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Article
May 11, 1994

Variations in Recommendations of Ethics Consultants

Author Affiliations

University of Florida Gainesville

JAMA. 1994;271(18):1403. doi:10.1001/jama.1994.03510420035026
Abstract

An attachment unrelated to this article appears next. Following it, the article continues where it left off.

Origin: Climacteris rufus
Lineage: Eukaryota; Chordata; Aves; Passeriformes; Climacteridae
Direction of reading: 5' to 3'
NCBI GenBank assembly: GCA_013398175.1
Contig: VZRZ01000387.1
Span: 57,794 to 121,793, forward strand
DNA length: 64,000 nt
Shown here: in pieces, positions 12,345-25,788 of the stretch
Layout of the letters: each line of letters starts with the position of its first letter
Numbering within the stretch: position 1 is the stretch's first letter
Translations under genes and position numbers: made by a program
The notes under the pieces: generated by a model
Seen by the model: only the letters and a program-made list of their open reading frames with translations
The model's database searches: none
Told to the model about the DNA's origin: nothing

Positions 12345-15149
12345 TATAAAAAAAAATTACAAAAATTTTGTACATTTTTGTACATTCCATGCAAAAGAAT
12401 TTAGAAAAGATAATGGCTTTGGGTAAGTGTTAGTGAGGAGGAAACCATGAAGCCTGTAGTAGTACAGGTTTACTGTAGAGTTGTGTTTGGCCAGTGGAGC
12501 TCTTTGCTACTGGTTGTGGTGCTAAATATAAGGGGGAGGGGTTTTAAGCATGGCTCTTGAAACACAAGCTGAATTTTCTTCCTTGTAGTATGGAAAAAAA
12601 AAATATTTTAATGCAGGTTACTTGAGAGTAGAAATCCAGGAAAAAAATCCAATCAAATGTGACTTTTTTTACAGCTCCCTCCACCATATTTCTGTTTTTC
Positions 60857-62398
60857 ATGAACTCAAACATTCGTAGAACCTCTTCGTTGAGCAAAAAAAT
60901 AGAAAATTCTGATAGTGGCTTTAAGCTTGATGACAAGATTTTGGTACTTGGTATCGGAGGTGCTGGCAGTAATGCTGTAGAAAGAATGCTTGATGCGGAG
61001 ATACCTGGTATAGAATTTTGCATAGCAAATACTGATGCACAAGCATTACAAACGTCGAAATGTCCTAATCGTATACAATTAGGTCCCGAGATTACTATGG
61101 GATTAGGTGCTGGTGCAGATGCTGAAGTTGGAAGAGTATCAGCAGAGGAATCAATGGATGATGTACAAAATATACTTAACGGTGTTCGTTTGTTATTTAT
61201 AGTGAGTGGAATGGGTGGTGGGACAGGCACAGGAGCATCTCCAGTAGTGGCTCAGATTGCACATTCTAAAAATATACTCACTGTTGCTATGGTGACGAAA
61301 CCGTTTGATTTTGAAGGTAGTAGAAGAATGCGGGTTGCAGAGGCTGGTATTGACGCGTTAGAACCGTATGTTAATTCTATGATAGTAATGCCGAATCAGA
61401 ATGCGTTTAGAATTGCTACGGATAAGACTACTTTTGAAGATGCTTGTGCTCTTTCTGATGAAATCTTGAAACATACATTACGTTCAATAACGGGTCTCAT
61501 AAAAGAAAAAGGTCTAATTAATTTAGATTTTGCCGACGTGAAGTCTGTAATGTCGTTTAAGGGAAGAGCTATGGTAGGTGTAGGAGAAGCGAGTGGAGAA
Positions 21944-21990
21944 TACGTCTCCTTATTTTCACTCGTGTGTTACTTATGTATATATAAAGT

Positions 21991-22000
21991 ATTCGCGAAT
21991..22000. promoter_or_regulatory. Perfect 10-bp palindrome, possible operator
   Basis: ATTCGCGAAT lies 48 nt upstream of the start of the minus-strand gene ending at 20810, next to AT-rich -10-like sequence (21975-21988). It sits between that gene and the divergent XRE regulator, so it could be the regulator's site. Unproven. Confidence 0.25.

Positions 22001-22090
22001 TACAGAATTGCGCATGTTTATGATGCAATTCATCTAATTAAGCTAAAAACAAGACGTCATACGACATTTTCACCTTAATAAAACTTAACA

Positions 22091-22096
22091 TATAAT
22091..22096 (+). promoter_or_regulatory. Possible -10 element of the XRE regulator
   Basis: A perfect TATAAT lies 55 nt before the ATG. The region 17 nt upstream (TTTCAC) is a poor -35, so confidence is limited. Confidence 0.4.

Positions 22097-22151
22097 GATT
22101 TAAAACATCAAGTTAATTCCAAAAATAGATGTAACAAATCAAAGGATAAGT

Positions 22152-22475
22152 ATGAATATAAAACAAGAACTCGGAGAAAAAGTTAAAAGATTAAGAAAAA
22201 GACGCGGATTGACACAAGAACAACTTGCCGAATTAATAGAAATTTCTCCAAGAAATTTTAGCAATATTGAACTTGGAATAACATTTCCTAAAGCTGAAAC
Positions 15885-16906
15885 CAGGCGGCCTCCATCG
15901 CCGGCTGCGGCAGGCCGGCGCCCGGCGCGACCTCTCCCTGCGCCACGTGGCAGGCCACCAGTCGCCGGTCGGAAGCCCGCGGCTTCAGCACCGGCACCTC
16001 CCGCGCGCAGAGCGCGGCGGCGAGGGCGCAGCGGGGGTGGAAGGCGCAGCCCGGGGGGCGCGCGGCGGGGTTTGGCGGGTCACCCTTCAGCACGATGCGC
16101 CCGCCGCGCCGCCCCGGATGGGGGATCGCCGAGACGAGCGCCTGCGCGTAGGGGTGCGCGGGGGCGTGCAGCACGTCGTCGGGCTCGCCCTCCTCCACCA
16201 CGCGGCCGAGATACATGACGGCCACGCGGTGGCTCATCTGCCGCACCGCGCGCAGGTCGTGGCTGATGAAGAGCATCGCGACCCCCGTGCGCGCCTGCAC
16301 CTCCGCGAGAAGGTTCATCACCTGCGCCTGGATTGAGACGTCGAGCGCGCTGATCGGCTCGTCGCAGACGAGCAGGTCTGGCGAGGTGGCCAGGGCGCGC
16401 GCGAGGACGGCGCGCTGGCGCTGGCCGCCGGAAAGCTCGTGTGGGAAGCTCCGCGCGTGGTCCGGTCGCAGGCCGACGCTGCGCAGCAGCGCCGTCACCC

To the Editor.  —The data presented by Fox and Stocking1 are insufficient to justify the authors' broad conclusion that there is "wide variability in ethics consultants' recommendations." The vignette used in the study lacks many of the factual nuances necessary for a consulting ethicist to form an appropriate recommendation. We can think of no consultant who would be willing to make an actual recommendation based on such simplistic information. For example, an ethics consultant must know much more than just the fact that the patient has an advance directive (AD) and that the family wants "everything done" (variation 2). Without additional specific information, the survey respondent could assume that the AD is valid and that the family's requests are based on an irrational or emotional reaction, or just as likely, the respondent could assume that the AD was signed (as many are) when the patient was only marginally competent

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